CAPE TOWN - The Jewish Board of Deputies yesterday called for former Constitutional Court judge Richard Goldstone to repair the damage it said he had done to Israel, after he said he would have reached different conclusions about the Gaza conflict if Israel had been more forthcoming with the facts it had at its disposal.
"If I had known then what I know now, the Goldstone Report would have been a different document," he wrote in an opinion piece published in the Washington Post on Friday.
His controversial 2009 report, commissioned by the United Nations (UN) Human Rights Council, found Israel and Hamas had committed war crimes and possibly crimes against humanity during the 2008-09 conflict.
On Friday, Judge Goldstone effectively reversed his findings , saying subsequent investigations by a UN committee of experts revealed that Israel had not deliberately targeted civilians. The committee found Israel had investigated "over 400 allegations of operational misconduct in Gaza" while Hamas had not conducted any investigations.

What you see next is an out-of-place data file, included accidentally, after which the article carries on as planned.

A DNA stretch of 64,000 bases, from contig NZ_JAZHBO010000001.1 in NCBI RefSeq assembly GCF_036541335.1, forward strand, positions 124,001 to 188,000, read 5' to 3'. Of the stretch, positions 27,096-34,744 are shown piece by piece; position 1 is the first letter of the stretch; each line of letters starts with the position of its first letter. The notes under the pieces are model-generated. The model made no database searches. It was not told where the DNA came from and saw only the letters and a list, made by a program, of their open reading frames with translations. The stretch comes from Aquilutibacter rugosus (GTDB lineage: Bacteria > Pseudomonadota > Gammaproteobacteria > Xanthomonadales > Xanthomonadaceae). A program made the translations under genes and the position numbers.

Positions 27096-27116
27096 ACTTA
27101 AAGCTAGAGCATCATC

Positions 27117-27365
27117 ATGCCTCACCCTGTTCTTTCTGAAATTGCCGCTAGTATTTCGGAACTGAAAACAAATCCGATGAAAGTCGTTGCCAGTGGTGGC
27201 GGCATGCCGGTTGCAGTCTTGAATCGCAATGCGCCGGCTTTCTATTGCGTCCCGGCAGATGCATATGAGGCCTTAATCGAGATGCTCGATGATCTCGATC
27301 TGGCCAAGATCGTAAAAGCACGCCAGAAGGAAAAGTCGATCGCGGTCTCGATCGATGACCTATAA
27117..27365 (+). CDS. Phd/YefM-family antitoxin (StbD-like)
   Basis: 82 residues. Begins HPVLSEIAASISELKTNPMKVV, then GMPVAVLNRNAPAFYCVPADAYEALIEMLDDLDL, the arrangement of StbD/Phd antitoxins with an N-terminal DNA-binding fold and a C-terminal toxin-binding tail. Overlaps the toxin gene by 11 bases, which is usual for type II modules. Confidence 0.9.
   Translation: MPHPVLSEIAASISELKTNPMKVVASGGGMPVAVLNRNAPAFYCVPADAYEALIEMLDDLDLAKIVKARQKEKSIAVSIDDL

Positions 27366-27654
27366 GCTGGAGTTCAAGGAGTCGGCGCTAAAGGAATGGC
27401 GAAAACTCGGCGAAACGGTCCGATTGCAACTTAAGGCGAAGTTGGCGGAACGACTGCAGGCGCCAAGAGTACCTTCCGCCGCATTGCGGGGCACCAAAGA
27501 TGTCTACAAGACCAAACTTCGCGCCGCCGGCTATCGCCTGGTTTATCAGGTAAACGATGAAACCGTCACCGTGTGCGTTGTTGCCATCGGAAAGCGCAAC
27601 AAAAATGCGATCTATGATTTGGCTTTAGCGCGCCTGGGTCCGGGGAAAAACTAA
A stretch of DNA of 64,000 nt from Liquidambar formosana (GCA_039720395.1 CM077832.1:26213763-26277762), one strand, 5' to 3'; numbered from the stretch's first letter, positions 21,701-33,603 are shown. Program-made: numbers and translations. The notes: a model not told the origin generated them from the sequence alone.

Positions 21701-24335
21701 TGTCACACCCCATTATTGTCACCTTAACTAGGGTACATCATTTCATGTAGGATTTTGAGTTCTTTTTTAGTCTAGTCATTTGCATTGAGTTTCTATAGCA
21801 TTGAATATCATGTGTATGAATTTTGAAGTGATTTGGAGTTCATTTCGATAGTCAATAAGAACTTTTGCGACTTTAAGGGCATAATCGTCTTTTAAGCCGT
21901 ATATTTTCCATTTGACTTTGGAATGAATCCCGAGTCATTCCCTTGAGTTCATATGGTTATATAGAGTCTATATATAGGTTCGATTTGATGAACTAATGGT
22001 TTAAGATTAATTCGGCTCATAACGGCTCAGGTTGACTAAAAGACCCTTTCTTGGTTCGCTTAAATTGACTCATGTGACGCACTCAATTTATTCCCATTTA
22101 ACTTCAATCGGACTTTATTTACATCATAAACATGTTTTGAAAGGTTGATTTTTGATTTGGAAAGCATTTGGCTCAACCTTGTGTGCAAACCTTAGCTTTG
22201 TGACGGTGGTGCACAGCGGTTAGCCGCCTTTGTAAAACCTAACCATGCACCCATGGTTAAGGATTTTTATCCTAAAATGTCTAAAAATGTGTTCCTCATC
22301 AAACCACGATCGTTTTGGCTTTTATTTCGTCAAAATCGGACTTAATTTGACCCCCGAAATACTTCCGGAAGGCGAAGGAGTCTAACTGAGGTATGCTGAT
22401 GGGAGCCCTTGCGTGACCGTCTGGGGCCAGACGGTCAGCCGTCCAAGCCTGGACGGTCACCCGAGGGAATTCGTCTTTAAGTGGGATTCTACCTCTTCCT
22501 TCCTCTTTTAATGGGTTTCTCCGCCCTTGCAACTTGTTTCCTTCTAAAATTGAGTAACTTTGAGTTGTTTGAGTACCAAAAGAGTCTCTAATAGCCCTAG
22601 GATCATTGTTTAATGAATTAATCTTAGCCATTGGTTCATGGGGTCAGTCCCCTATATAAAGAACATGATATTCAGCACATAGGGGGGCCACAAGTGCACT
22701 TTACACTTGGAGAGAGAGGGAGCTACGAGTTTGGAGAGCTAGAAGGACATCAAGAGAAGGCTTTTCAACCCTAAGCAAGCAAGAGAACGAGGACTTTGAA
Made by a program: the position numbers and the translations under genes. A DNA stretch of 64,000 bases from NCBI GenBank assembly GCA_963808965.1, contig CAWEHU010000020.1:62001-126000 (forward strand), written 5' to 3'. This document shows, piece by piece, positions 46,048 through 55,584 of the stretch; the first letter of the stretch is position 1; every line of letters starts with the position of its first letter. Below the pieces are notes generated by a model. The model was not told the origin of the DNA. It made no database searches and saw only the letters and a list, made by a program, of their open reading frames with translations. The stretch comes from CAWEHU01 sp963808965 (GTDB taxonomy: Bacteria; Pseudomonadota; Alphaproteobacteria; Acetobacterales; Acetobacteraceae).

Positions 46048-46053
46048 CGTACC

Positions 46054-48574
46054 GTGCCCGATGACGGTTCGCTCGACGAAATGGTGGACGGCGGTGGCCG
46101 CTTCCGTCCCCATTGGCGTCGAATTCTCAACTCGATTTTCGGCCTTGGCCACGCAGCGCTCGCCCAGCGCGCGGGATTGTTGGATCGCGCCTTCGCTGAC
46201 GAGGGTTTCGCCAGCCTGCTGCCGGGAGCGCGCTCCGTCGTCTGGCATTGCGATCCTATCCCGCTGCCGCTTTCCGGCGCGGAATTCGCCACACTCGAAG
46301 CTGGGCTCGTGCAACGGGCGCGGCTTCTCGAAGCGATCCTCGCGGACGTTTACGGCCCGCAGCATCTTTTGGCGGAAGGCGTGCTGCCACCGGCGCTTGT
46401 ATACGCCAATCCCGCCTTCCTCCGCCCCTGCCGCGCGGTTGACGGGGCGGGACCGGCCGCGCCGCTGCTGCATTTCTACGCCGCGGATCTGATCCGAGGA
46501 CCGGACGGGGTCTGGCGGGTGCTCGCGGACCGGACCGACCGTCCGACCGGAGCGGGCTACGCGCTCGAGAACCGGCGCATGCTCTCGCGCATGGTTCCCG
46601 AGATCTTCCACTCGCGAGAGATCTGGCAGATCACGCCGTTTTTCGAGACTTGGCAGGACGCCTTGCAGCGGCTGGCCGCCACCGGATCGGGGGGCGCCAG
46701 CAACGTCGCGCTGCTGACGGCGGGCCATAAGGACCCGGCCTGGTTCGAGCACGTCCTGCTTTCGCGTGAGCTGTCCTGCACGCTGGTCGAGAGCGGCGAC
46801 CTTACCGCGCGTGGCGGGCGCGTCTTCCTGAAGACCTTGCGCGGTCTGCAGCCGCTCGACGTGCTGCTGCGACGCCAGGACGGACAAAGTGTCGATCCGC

"Although the Israeli evidence that has emerged since publication of our report doesn't negate the tragic loss of civilian life, I regret that our fact-finding mission did not have such evidence explaining the circumstances in which we said civilians in Gaza were targeted, because it probably would have influenced our findings about intentionality and war crimes," wrote Judge Goldstone.
He said Israel's lack of co-operation at the time meant his investigation could not corroborate how many of the Gazans killed were militants and how many were civilians .
Yesterday, the South African Jewish Board of Deputies called on the UN council to review its acceptance of the report .
Cape Town executive director David Jacobson applauded Judge Goldstone for writing the article and urged him to repair what he described as the damage done by its publication .
South African Zionist Federation vice-chairman Ben Levitas said the report had had a big effect because it did not differentiate between Israel and Hamas.